So, it seemed like a good time for Miller to invite Kostmayer out to this neck of the woods for a little talk, titled "The Politics of Population and the Environment," to be held at UCSC Monday night. Kostmayer, a former member of Congress, won high ratings for his congressional voting record from national environmental groups. It was a natural jump for Kostmayer to the helm of this grassroots organization, which now claims 55,000 members. Explains Miller, "We are as much about environmental issues and women's rights as the population."

According to Kostmayer, things ain't gettin' any better, to say the least. "The Congress sitting now has the worst environmental record of any Congress in history," he says. For example, Congress recently cut funding for the international family planning assistance by 87 percent, yet gave the Pentagon $7 billion more than it requested.

Such a wise decision, since most of those 90 million new hungry mouths are popping up in developing (i.e. poor) countries. But the problem ain't just "over there," Kostmayer reminds us. "These issues are more salient in California, because of the growth California faces." The lecture takes place on Monday at 7pm at UCSC's Applied Sciences Building, Room 152. Get there early and beat the crowds.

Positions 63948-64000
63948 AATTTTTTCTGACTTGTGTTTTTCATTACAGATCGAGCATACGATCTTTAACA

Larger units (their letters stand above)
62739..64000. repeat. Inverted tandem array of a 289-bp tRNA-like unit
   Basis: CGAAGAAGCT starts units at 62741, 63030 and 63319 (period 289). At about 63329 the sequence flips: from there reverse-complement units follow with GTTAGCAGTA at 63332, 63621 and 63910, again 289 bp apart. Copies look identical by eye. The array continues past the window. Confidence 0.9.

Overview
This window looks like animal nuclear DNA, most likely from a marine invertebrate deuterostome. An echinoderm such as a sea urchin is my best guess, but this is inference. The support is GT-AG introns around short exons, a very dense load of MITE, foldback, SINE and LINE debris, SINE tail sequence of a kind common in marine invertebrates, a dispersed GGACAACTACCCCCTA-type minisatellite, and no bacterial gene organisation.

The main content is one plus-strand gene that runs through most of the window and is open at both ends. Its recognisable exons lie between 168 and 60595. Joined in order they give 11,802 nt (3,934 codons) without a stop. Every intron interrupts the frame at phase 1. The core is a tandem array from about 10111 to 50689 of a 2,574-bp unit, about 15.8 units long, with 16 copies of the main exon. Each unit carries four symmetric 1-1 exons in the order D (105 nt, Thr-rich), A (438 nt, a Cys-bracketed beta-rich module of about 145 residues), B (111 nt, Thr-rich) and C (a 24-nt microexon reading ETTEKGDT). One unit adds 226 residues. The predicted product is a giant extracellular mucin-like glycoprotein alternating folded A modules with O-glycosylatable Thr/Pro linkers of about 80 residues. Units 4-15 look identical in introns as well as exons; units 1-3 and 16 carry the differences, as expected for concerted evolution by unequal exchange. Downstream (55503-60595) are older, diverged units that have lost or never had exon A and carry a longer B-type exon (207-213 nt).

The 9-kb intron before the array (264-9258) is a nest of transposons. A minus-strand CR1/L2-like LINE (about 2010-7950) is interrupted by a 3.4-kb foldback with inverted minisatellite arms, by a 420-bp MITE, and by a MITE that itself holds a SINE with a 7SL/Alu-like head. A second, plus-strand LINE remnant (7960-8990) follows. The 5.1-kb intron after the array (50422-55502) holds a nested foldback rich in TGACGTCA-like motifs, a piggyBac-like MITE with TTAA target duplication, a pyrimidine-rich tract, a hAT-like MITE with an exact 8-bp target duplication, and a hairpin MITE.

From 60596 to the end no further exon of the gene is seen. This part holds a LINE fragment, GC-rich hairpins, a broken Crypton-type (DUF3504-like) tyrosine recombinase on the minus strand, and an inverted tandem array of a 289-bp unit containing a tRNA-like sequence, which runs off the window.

Fish Story

Metro Santa Cruz isn't the only recent award-winning paper in town. Fish Rap Live! up on UCSC's hill just bagged a few nice ones in the first annual Campus Alternative Journalism Awards. The little paper took first place for anti-sexist reporting, plus honorable mentions for general reporting, design and sense of humor (City on a Hill Press needs a lesson in that category). "We were really psyched about it because we have a really small staff and we're putting out a paper that can win awards," says Fish Rap's Queen Salmon Jennifer Maerz.

The judges included some big names in the alternative journalism world, including syndicated columnist Norman Solomon and Mother Jones managing editor Patti Wolter, who, according to a Fish Rap press release, described the UCSC paper as "lively, smart, funny, and thought-provoking."

The semi-underground campus paper, now in its sixth year, has been voted the most-read campus publication for two years running in a campus survey. The popular rag is indeed funny and irreverent, and manages to pump out some decent journalism between wisecracks.


Grease Increase

Although the city of Santa Cruz's much-maligned and recently abandoned plan to place local homeless people in the area's state parks once again made the city the butt of national jokes, it did have some positive results. After reading reports of the city's proposal and subsequent hot-potato drop in San Francisco newspapers, Steven Sachs, director of Community Planning and Development for the U.S. Department of Housing and Urban Development, wrote the Santa Cruz City Council about the availability of additional funds for homeless assistance, and invited the city to apply. Yup. This city is one squeaky wheel, but we get the lube.


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From the May 9-15, 1996 issue of Metro Santa Cruz